Make sure that equipment selected or allocated for tasks is suitable and can do the work efficiently. Equipment that is unsuitable, too small or not powerful enough is likely to take much longer to complete the task and expose employees to vibration for longer than is necessary. Select the lowest vibration tool that is suitable and can do the work efficiently.

Equipment is likely to be replaced over time as it becomes worn out, and it is important that you choose replacements, which are suitable for the work, efficient and of lower vibration.


Introduce appropriate maintenance programmes for your equipment to prevent avoidable increases in vibration (following the manufacturer’s recommendations where appropriate).

Example: Check and sharpen chainsaw teeth regularly (following the manufacturer’s recommendations) to maintain the chainsaw’s efficiency and to reduce the time it takes to complete the work.

Work schedules

Plan working schedules to avoid individuals being exposed to vibration for long, continuous periods – several shorter periods are preferable.

Where tools require continual or frequent use, introduce rotas to limit exposure times (you should avoid users being exposed for periods which are long enough to put them in the high risk category).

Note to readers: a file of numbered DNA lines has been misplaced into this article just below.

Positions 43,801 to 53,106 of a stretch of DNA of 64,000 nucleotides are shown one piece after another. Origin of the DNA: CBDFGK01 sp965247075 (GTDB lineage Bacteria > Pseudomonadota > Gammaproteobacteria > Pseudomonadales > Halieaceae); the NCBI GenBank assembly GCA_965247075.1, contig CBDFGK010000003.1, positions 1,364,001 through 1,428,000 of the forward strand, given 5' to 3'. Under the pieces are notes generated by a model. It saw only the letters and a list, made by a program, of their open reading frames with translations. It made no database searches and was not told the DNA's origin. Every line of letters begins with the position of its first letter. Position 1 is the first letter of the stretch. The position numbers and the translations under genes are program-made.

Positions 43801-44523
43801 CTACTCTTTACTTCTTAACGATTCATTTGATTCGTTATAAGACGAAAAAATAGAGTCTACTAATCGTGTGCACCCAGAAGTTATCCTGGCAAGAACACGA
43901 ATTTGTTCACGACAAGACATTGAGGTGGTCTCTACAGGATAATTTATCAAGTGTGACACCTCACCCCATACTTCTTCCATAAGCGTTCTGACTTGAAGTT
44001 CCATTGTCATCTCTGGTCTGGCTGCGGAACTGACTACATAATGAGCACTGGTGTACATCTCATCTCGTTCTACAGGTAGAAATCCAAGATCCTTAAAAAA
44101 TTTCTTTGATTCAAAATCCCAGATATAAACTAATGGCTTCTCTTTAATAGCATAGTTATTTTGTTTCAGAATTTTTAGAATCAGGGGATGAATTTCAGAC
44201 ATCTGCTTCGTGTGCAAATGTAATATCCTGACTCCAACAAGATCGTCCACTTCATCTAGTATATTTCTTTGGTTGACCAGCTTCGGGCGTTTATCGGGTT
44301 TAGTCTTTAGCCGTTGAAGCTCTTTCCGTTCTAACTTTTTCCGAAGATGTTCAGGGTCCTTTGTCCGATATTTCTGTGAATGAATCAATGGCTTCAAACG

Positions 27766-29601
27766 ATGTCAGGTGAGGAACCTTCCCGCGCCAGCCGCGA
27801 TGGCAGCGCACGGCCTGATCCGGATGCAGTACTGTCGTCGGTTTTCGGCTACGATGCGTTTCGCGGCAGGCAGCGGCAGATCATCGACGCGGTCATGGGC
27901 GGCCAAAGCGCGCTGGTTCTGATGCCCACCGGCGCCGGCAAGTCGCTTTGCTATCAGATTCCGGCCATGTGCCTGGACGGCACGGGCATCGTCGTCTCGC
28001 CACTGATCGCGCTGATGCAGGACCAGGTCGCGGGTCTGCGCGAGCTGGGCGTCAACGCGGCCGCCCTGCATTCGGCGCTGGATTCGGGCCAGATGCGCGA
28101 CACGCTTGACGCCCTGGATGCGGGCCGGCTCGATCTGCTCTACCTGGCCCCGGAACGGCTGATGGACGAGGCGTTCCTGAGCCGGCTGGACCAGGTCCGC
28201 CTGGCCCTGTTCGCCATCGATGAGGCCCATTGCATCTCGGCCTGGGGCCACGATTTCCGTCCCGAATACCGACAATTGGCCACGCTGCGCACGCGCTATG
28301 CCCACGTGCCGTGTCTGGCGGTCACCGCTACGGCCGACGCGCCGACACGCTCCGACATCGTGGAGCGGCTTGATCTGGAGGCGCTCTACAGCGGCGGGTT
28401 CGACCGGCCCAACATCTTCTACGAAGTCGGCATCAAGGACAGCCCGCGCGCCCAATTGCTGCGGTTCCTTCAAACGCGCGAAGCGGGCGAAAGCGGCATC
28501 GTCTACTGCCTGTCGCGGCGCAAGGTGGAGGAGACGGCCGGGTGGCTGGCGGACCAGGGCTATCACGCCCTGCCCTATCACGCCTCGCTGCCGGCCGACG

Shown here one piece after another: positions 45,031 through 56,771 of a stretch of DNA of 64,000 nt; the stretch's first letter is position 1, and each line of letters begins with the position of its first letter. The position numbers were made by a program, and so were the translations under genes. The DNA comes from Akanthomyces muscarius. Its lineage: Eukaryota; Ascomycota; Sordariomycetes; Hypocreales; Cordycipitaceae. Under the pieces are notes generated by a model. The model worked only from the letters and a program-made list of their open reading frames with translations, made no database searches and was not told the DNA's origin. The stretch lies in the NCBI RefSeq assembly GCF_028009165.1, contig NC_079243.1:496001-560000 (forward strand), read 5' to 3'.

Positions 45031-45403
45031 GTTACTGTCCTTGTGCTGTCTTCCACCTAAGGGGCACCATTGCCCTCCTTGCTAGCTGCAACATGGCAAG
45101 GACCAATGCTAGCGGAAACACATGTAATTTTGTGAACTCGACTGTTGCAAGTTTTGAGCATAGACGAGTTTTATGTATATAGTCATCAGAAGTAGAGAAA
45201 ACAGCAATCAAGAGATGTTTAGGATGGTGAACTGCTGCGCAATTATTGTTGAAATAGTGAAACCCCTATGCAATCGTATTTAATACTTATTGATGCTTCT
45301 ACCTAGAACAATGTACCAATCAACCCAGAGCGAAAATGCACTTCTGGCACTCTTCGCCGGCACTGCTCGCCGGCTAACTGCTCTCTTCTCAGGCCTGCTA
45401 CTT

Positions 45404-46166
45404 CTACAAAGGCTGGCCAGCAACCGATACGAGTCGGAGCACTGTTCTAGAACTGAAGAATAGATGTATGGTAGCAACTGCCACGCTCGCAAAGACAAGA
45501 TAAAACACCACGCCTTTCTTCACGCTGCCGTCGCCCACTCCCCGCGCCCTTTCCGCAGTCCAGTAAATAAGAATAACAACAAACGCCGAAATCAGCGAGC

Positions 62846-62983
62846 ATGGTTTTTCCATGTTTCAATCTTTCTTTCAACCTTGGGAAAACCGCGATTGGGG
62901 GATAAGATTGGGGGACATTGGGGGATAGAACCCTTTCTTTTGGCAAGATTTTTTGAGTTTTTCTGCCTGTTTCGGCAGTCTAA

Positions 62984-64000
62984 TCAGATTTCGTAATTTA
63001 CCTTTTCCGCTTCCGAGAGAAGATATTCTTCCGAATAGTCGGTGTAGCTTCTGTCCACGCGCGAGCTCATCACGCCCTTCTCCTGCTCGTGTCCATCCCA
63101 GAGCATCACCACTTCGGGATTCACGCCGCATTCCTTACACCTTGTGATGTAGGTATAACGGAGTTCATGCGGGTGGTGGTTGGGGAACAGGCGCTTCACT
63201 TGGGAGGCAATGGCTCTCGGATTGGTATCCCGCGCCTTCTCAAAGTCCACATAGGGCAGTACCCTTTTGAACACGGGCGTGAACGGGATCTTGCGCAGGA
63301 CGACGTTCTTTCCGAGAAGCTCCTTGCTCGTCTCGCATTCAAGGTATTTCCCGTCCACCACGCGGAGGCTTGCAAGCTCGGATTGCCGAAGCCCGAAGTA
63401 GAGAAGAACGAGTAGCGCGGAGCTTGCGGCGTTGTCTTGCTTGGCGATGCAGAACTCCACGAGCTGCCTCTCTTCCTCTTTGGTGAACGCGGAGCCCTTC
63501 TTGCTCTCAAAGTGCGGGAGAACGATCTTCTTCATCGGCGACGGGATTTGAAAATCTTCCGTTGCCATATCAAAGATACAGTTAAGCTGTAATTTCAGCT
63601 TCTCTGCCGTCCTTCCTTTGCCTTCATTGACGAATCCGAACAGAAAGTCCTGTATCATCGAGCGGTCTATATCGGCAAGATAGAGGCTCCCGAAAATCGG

Good Practice

Ensure that all users of equipment are aware of and implement:

• changes to working practices to reduce vibration exposure;
• correct selection, use and maintenance of equipment;
• correct techniques for equipment use, how to reduce grip force etc.
• maintenance of good blood circulation at work by keeping warm and massaging fingers and, if possible, cutting down on smoking.


Provide your employees with protective clothing when necessary to keep them warm and dry. This will encourage good blood circulation which can help protect them from developing vibration white finger; on the Granite site you will find an extensive range of garments under Forestry Clothing.

Gloves can be used to keep hands warm and some are able to reduce but not eliminate vibration. On the Granite site you will find a range of gloves from Timberland including the Timberland Vibstop 1 Glove.